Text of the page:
ERICA GROSHEN: I'm Erica Groshen. And I'm a member of the senior extension faculty here at Cornell ILR School. I'm a labor economist by profession. I've spent most of my career in the Federal Reserve Bank of New York. But after that, I became commissioner of the US Bureau of Labor Statistics for four years. And since then, I've been affiliated with Cornell.
What kind of changes are we going to see in the labor market? I think that there's at least two ways we can break that up. One is that we are going to have some changes in the terms and conditions of work that have come out of the learning we've done and just-- and risk management that results from this-- from the COVID pandemic.
So what are things like that? Well, work from home. It's pretty clear that most employers will want for contingency purposes to be able to function as well as possible with workers who are confined to their home in the future. So that I think is going to be more important. I think coverage of sick days. We now realize that there's a societal interest in having more coverage of workers, more paid leave time for sick days.
I think we will also be searching for more avenues for worker voice. We have had a big decline in worker representation by unions. We created no substitutes for that in terms of giving workers voice within their employers. And that would probably be more important. And then employers will also be probably thinking more and more about automation and how that can be a form of contingency going forward.
The other big change that we're likely to see are some changes in the industries and occupations where the jobs will be created when we come back. And those will be things like more jobs in inventory management. Just in time inventories are probably more risky than we realized in the past. And so there will be more attention to inventory management of a different sort.
We'll probably get more domestic manufacturing as employers, companies, may decide that they have to have more contingency planning, more diversification in their supplier relationships, more remote conductivity, more industries associated with connecting people to-- electronically to receive services for Zoom kinds of things, et cetera.
Medical research capacity is going to be more important, infrastructure of various sorts to support this, and probably attention to other major problems our society faces, such as climate change. A lot of those will depend on policy directions going forward. But I suspect there will be more focus on those.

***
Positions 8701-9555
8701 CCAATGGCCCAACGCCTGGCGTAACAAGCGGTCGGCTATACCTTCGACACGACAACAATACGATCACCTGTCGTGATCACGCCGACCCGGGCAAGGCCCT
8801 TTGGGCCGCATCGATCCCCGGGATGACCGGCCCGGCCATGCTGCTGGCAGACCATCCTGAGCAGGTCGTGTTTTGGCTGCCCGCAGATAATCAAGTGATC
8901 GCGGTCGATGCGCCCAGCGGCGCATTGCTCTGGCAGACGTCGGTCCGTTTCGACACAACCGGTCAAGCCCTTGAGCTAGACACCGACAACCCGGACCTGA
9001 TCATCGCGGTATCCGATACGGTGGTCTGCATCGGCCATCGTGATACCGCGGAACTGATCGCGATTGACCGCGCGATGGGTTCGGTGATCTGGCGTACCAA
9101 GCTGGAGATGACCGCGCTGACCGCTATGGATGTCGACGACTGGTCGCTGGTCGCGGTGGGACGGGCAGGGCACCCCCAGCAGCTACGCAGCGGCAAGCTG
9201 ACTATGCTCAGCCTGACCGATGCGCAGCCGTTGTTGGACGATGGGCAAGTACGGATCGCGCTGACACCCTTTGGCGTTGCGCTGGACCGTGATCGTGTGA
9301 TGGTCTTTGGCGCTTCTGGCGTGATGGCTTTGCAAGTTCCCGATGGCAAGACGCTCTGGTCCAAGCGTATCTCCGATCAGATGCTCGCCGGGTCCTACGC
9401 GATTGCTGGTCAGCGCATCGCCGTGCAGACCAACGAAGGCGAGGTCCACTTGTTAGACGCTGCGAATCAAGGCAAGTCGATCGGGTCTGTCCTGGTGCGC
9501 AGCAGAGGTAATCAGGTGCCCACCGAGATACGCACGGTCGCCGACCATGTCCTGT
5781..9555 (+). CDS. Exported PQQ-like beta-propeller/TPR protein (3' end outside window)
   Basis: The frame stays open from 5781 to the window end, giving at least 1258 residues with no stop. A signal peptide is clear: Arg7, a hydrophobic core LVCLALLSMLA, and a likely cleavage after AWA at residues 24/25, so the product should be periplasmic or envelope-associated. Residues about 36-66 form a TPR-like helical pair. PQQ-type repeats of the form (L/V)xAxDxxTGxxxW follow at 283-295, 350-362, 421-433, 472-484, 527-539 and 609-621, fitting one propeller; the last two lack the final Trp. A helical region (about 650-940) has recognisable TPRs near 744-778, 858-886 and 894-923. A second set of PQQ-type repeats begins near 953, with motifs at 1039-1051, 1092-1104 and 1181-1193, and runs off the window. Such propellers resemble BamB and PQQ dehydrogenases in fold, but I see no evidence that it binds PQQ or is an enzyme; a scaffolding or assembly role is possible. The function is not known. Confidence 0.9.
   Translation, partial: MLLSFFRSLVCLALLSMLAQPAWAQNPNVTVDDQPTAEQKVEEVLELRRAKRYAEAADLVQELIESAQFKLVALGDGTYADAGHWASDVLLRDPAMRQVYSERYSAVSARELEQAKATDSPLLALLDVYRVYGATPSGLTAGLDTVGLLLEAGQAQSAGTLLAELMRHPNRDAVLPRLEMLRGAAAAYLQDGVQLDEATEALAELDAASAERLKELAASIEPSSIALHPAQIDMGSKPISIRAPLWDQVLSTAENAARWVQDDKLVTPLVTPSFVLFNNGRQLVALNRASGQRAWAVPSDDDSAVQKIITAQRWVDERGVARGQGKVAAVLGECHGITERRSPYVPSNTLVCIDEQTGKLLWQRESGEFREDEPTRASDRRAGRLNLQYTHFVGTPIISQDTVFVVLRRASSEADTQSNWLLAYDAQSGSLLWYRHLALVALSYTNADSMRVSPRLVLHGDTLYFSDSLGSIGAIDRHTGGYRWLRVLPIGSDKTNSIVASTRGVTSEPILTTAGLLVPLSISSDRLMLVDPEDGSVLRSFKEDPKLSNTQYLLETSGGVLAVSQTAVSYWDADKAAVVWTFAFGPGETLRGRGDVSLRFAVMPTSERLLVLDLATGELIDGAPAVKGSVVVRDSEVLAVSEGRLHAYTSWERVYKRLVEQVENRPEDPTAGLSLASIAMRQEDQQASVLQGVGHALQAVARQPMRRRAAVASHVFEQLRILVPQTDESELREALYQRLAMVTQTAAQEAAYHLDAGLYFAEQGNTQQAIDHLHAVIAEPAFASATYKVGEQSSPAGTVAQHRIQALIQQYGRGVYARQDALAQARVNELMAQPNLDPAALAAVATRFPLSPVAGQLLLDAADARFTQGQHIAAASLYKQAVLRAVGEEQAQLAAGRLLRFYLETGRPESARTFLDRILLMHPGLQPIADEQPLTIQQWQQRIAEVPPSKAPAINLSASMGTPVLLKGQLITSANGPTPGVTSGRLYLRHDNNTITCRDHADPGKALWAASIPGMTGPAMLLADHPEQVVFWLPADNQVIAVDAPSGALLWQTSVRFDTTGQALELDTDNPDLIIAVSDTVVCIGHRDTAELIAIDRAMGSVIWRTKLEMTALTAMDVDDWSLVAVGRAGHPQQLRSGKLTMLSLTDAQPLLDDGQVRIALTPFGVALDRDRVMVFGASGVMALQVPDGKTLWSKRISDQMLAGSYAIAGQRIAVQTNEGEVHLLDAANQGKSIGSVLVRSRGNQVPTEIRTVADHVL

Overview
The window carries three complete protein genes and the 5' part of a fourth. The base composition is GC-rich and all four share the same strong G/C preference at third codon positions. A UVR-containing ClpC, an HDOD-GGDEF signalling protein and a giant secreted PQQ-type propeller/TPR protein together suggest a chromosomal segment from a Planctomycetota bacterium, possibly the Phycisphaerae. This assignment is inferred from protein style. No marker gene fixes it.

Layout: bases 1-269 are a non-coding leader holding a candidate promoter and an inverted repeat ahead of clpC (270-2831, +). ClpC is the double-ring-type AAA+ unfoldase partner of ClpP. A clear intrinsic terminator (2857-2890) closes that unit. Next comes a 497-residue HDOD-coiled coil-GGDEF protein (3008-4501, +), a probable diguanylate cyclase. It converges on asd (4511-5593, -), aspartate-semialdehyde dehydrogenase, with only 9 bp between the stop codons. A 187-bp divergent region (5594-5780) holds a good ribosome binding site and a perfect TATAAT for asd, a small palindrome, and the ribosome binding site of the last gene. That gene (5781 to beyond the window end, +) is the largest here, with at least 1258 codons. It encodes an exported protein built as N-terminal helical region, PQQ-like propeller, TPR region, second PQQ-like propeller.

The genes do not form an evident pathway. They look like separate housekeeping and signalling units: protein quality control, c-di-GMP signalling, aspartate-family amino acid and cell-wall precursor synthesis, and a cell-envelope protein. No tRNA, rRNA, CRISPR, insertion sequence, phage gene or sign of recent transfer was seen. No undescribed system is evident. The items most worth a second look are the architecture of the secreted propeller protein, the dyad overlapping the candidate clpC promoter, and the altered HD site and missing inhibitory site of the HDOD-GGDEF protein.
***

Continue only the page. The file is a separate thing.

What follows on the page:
Education is likely to change with more online provision as the institutions have gotten more used to doing that and figure it out what works and what doesn't. And travel is likely to change dramatically, perhaps less business travel certainly in the medium short term and possibly in the longer run as well. It's likely to change the face of pleasure traveling.
One more thing is nursing homes, assisted living facilities-- there will probably be big changes in how those are operated and how families choose to use them as well.
So that's the nature of that. We are going to have this huge contraction, then a recovery of indeterminate length. Probably the longer the contraction, the longer the recovery, and then as we always do in the aftermath of a recession, some fundamental structural changes in the kinds of jobs that we have going forward.
So this is a big event in our labor market, not an easy one for so many families, both because of the risk and the reality of infections and deaths, and also because of the dramatic impact this is going to have on people's experience in the job markets and in the jobs of the future.
One of the other things that this experience really demonstrates is the importance of having gold standard official statistics on which policymakers and families and businesses can base their really important or consequential decisions.
The Bureau of Labor Statistics has been underfunded for a long time and particularly has had essentially a flat nominal budget for the past decade. And that has severely limited the amount of information that the agency is able to produce.
So I hope that one outcome of this experience will be that policymakers can decide to invest in better statistics going forward. And that's what will help us all recover better from this recession and future crises, whatever they may be.
Let me close by saying I wish you and your family all the best as you weather these very difficult, these challenging times, both in terms of your health and in terms of the economy and the job market going forward. Thank you.
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Cornell University labor economist Erica Groshen says when the pandemic subsides, more jobs will emerge in inventory management, domestic manufacturing, remote connectivity and medical research – and in the infrastructure industries that support them.
The pandemic underscores the need for gold-standard labor statistics on which policymakers can base their decisions, notes Groshen, who led the U.S. Bureau of Labor Statistics as commissioner from 2013-17. Groshen is a senior extension faculty member at the School of Industrial and Labor Relations. Formerly she was vice president for research and statistics at the Federal Reserve Bank of New York.